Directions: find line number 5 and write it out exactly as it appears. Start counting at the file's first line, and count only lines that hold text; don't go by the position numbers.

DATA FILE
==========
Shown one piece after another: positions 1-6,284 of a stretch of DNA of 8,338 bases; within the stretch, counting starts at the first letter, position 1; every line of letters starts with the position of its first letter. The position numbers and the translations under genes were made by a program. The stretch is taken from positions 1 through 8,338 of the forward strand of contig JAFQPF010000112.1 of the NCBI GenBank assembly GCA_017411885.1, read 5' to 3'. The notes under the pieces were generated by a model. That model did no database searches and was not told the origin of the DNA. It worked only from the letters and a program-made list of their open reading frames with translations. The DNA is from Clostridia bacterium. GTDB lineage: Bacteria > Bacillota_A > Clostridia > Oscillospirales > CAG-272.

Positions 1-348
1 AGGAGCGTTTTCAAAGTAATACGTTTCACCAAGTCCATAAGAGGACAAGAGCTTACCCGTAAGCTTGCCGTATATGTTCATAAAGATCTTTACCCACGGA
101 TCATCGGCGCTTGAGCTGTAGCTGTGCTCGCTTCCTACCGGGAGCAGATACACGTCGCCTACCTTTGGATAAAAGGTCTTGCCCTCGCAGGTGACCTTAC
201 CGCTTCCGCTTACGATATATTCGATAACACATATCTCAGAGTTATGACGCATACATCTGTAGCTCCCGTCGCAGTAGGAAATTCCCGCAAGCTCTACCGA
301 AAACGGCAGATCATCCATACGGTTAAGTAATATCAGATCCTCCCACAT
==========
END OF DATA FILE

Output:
201 CGCTTCCGCTTACGATATATTCGATAACACATATCTCAGAGTTATGACGCATACATCTGTAGCTCCCGTCGCAGTAGGAAATTCCCGCAAGCTCTACCGA